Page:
Muara Takus, Riau, Sumatra
high-definition creative commons photographs from Muara Takus, in Riau, Sumatra, an medieval Melayu kingdom site, together with further information.
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Muara Takus is one of the few surviving candis from the long-lasting Melayu kingdom (7th-13th centuries) and is therefore especially valuable, although many of the artefacts found here were subsequently taken to Museums in the west, or sold on the art market in the Netherlands. The site was rediscovered only in 1860 by Cornets de Groot, and his report attracted some attention, while research and excavations continued on and off over the coming century. Only in the 1970s was the site restored to its present condition. It appears to have been built over a long period of time, and the materials vary from sandstone to brick.
The site lies around 125km west of Pekanbaru, in the Riau Province of Sumatra, and near the bank of the Kampar Kanan river. The main area consists of a number of fine candis, mainly platform shape, with a stūpa on top, including the large Candi Tua; Candi Bungsu, similar is shape, but smaller; Candi Mahligai, an elongated stūpa, and a number of smaller structures around the site. The main candi site is enclosed with an earth wall running for around 74 metres square, and the whole seems to have lain within a much large enclosure, running for around 4km. There are some smaller remains outside the main site.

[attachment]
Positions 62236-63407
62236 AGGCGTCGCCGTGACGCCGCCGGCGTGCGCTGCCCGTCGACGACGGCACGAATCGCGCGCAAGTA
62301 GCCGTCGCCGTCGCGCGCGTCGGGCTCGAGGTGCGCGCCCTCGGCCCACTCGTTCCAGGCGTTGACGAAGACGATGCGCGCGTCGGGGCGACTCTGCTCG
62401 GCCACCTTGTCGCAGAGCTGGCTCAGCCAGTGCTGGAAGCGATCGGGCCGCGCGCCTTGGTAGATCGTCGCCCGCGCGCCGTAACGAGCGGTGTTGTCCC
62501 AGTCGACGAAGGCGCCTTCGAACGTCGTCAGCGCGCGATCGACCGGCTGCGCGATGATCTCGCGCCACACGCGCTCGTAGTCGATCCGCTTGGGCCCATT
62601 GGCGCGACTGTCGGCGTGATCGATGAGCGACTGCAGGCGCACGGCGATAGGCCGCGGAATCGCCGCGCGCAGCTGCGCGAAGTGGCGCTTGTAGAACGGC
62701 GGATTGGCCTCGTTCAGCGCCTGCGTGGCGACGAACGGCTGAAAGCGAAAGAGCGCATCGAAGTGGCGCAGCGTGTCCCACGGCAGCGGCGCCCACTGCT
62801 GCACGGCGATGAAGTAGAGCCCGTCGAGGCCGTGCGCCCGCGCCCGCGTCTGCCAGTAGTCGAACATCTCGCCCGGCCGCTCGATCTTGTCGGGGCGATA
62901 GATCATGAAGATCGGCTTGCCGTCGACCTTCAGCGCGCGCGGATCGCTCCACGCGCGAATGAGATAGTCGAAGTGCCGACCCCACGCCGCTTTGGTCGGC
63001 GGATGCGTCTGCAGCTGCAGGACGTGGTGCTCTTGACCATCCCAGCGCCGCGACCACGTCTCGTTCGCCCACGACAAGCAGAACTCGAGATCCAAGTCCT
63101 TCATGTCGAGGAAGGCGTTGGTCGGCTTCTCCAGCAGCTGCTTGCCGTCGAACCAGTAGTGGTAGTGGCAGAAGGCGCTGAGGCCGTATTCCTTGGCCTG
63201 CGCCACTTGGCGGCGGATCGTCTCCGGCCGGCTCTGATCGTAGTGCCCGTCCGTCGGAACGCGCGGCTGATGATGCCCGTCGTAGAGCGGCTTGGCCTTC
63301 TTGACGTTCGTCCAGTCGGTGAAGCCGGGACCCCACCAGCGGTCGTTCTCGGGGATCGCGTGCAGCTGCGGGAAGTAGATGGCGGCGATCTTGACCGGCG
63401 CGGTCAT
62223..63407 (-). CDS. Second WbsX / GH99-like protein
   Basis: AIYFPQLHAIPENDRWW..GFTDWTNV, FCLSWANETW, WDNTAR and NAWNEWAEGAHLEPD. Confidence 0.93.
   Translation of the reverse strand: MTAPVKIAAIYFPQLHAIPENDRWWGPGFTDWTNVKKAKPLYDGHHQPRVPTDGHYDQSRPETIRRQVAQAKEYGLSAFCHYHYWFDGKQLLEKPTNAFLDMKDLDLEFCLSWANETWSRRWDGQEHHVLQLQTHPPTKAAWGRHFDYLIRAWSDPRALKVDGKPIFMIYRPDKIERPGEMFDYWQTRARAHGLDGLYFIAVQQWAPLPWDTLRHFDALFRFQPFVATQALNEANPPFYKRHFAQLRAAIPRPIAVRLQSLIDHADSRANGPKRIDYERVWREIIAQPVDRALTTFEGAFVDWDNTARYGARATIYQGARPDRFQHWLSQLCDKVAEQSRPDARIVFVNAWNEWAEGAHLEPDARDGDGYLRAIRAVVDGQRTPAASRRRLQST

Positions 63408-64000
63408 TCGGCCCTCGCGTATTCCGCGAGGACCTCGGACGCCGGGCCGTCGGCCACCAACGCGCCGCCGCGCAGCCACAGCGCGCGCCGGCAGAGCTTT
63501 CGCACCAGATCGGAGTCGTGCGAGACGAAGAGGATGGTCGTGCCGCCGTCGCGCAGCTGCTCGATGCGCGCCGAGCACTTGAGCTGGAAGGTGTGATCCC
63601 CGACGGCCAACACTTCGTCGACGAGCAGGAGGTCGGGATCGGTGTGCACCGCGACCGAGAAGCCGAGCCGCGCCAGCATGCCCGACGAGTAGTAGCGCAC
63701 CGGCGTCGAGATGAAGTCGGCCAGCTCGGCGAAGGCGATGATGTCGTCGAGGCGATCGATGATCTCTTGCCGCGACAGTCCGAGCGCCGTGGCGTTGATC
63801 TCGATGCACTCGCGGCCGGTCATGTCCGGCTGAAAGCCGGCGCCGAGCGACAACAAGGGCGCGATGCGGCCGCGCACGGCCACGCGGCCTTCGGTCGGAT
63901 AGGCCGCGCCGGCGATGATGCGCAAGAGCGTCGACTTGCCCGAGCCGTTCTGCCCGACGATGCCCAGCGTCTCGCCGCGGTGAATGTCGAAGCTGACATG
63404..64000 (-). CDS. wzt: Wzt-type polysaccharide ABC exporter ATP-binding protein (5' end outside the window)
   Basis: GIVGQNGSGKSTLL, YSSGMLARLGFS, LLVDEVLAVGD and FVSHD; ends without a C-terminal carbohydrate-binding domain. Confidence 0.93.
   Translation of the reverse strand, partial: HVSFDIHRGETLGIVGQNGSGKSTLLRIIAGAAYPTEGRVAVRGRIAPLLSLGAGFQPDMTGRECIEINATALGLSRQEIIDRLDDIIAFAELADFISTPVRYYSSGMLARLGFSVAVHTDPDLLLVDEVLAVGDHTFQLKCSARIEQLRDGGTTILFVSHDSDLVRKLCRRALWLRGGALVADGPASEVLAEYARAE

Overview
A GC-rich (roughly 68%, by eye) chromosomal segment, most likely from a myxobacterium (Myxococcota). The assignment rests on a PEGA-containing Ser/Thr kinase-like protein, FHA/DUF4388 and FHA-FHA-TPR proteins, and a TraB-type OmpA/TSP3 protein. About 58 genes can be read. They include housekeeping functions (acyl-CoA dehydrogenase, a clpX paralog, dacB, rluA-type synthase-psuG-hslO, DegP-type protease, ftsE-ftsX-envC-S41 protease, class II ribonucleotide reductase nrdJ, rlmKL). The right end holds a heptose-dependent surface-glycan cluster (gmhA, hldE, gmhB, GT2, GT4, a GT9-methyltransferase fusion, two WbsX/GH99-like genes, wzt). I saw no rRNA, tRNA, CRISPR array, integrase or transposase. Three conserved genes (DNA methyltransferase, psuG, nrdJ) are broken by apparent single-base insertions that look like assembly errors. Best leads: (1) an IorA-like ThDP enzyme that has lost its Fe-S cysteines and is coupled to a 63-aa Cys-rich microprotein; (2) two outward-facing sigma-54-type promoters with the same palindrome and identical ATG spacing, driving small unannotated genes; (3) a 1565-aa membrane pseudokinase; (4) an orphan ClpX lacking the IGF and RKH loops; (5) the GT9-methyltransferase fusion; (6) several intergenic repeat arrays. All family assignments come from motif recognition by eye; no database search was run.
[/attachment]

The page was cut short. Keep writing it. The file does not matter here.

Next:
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Candi Tua is the largest structure in the grounds, and like the other main buildings, is a stūpa set on a platform. It has a staircase on the east and west sides, and the platform measures around 27 x 17 metres. It is made of brick, but may have been decorated with sandstone statues, now removed.
This is a 14 metre high brick-built building, with a platform, around 4 metres square, and an elongated Stūpa towering above it. It seems to have still been standing when it was rediscovered. There were originally four standstone lion statues at its base, but these are not seen now.
This candi has two sections, the original, a stepped terrace, in sandstone, measures around 7 metres square, and on the south-east side an extension in brick has been built. It seems there was originally a stūpa on the platform, and it was here that a small gold leaf inscription was found bearing nāgari characters.
Drone Footage of Muara Takus
Photographs by Anandajoti Bhikkhu
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